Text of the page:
Is IVF becoming more accessible?
It is hard to deny that In Vitro Fertilisation has only grown in popularity, especially when confronted with the figure of more than 8 million babies born since the invention of the procedure in 1978. With these kinds of reports in mind one might easily imagine that IVF has become more accessible worldwide, and indeed it is true that there are patients all across the globe receiving IVF treatment to conceive. More clinics than ever offer the process, but there is more than meets the eye. From factors ranging between health insurance, law and healthcare standards, the issues around IVF mean that not everyone can achieve their dream of IVF conception just yet. However, in this article we are focussing on the progressive efforts to make IVF truly a global phenomenon.
Recently IVF has been getting attention in US media news. Well-known US TV presenter Tamron Hall spoke out about the anxieties of having IVF, and the fear of being judged. She sent an affirming message, ‘we are not alone’, to all women considering IVF, and speaks positively of her experience.
Reality star Gretchen Rossi has also gone public about her experience with IVF, which she was originally sceptical about, and is now trying to promote accessibility to the treatment. After failing to conceive naturally, her fame and fortune enabled her to undergo a costly 15,000 dollar-per-go IVF cycle, resulting in her current child. However, she is speaking out about this prohibitive cost and aiming to work with government officials and charities to make America more IVF friendly.
These cases are all from celebrities, who have the means to easily afford high quality IVF treatment. So is IVF only becoming more available to the rich…? There is another movement taking place, this time outside of the USA. Medical tourism is arguably the market making IVF more accessible than ever, and in more places than just the traditional Western world. High prices have allowed competitive, high-quality clinics to spring up all over Europe and beyond, offering prospective parents what they need but cannot afford at home.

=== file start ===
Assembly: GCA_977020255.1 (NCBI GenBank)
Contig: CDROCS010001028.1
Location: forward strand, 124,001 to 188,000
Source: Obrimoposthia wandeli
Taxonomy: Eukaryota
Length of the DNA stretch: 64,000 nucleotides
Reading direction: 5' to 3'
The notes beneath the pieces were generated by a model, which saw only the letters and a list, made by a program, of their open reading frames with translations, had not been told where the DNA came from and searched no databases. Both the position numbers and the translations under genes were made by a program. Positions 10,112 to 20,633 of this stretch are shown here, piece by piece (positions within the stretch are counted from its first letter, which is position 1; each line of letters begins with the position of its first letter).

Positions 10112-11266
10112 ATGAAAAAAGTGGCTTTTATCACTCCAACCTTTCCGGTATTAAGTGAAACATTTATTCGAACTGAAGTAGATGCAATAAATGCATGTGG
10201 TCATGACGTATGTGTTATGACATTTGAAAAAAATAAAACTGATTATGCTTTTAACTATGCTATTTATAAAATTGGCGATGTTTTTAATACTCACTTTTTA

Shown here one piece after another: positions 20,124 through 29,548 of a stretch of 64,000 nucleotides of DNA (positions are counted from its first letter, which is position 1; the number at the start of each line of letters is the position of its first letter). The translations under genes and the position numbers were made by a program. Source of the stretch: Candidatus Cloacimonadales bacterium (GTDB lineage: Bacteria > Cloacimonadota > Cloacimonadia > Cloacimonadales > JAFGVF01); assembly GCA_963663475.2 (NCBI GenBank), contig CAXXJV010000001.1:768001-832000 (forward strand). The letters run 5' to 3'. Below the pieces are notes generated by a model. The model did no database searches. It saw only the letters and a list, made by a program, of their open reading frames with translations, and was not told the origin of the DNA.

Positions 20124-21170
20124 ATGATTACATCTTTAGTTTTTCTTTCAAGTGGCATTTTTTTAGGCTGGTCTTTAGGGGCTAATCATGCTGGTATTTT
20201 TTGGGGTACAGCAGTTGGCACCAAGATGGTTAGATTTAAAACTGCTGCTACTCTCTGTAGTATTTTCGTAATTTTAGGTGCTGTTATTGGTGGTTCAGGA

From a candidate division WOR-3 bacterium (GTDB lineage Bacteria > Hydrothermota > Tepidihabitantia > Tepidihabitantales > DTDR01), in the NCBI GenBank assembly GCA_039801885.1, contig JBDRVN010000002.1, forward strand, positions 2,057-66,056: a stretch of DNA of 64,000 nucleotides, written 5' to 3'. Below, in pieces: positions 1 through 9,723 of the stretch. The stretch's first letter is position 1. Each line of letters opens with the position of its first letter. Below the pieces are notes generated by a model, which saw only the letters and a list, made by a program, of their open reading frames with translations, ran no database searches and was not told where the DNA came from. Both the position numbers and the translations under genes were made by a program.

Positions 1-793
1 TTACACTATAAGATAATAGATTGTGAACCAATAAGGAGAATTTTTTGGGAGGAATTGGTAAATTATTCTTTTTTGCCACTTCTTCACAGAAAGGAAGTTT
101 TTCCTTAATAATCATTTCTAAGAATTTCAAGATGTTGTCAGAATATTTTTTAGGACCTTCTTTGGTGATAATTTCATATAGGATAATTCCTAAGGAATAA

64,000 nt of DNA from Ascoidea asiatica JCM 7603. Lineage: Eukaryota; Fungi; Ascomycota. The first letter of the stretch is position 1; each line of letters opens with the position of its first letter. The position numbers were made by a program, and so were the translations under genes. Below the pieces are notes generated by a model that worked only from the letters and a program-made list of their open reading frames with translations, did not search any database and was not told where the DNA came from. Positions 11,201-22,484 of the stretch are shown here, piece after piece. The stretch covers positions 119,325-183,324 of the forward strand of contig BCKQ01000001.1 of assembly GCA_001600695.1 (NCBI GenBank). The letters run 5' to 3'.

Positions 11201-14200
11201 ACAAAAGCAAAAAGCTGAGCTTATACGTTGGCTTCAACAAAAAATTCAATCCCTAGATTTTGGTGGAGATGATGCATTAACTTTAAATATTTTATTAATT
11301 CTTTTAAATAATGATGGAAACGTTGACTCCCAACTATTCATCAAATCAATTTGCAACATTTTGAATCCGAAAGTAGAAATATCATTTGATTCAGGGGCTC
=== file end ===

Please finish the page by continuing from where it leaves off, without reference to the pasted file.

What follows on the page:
Clinics have become popular as far away as Puerto Rico, but Europe remains a popular choice due to its close proximity to the UK and familiar medical standards to Western customers. Clinics in Prague, Czech Republic have specifically become well known for offering conception procedures; egg freezing, sperm donation, artificial insemination and IVF cycles. Perhaps with the low prices and equal quality of clinics such as this, there is hope for IVF becoming even more accessible. Other developments are happening the UK, with discussions over whether the National Health Service should fund such treatments. In the meantime, customers continue to turn their sights abroad, and travel in luxury whilst achieving their IVF goals.